Rape victim seeks control of €17k awarded to her attacker by court
A RAPE victim is seeking control over a €17,000 court award made to her attacker, the High Court heard.
The woman, who was orally raped as she walked home by Darius Savickis, wants orders freezing a €17,225 award made to him pending her own civil action for damages against him.
The award was made by the Court of Appeal last month to Savickis over an assault on him by a prison officer while he was serving his sentence for the rape in Castlerea Prison.
That court increased an €225 (225) award to him by a jury at the High Court.
Savickis (46), a father of two originally from Lithuania, was serving a six-year sentence at the time after he had pleaded guilty in July 2009 to orally raping the then 23-year-old woman walking home from work in Galway on November 28, 2005.
On Thursday (Nov 10), Mr Justice Paul Gilligan was told by Conor Power SC, for the woman , she has initiated an action against Savickis seeking damages for injuries she suffered in the attack.
She also suffered from Post Traumatic Stress Disorder over what happened to her.
Counsel said Savickis had been released from prison after completing his sentence, but his client and her lawyers did not know where he currently is.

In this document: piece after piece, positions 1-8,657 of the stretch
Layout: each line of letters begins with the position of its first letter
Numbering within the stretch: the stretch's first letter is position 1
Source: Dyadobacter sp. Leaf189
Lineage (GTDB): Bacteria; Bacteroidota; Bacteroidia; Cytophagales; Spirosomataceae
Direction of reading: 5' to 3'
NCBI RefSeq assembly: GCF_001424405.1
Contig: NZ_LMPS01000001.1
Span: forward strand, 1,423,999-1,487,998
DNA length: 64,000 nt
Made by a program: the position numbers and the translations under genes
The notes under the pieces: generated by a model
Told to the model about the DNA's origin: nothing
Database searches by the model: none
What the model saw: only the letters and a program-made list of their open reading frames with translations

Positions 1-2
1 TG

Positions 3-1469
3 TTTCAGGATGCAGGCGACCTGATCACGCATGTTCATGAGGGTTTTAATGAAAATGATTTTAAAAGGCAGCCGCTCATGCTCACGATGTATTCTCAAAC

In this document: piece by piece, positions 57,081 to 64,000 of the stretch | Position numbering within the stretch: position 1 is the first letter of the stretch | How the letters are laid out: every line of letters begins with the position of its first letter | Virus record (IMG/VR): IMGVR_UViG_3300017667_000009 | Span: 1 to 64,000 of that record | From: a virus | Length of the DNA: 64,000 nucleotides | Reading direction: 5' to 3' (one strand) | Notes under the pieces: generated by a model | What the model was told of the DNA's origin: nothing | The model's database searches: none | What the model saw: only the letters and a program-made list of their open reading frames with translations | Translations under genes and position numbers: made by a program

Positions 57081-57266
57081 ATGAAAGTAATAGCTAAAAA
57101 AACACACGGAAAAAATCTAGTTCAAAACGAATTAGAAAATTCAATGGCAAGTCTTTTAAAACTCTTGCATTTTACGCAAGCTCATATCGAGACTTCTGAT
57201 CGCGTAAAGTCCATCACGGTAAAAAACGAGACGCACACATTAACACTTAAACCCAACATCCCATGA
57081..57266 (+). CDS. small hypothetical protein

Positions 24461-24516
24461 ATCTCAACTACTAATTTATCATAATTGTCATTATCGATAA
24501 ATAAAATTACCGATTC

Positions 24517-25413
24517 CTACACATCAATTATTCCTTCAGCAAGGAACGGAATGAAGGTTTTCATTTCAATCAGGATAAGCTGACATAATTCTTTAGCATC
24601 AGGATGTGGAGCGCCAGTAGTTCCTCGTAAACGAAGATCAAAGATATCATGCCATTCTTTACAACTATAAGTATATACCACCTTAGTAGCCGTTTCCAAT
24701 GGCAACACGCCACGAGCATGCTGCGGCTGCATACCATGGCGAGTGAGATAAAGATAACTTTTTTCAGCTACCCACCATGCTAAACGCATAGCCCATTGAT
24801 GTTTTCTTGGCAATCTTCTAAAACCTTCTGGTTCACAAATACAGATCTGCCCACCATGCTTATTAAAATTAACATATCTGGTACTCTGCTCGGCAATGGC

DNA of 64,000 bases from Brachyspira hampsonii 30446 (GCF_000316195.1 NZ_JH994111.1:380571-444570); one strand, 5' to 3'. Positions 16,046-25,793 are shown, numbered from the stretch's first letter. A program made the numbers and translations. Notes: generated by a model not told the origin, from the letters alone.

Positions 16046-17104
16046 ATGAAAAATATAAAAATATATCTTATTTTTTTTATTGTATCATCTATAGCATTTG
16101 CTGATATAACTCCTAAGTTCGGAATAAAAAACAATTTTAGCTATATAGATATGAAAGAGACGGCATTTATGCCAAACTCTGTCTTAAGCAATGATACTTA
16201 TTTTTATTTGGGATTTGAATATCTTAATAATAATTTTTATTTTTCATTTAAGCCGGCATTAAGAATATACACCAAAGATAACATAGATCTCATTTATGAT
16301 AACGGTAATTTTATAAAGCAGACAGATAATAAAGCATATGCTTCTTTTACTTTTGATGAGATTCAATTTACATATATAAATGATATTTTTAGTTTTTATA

Counsel said his client wanted a freezing order put over the award to Savickis until the her civil action has been determined.
If the High Court was to find in the woman' s favour and award her damages, she feared that the sum awarded to Savickis could be dissipated, counsel said.
Correspondence from lawyers representing Savickis state the action will be opposed on grounds including the claim is statue barred.
Mr Justice Gilligan granted the woman's lawyers permission to serve short notice of the proceedings on Savickis. Permission was granted on an ex parte (one party only represented) basis. The matter comes back next week.
Delivering the three judge appeal court's decision increasing the award to Savickis, Mr Justice Gerard Hogan said some of the Castlerea Prison officers who gave evidence in the jury civil action taken by Darius Savickis had regrettably "told lies".
That court found that some months into his sentence he was involved in an incident in which he refused to go out to the exercise yard because he wasn't wearing a socks or jumper.
He held on to a rail and a prison officer put him in a headlock while four or five other officers moved in and prised him from the railings to totally subdue him.
Mr Justice Hogan said it was clear from the CCTV evidence Mr Savickis did not attempt to strike out at the officers, but did no more than cling to the railing.
It was clear, the judge said, as he was being subdued he was struck some three or four times with punches to the chest by a particular officer.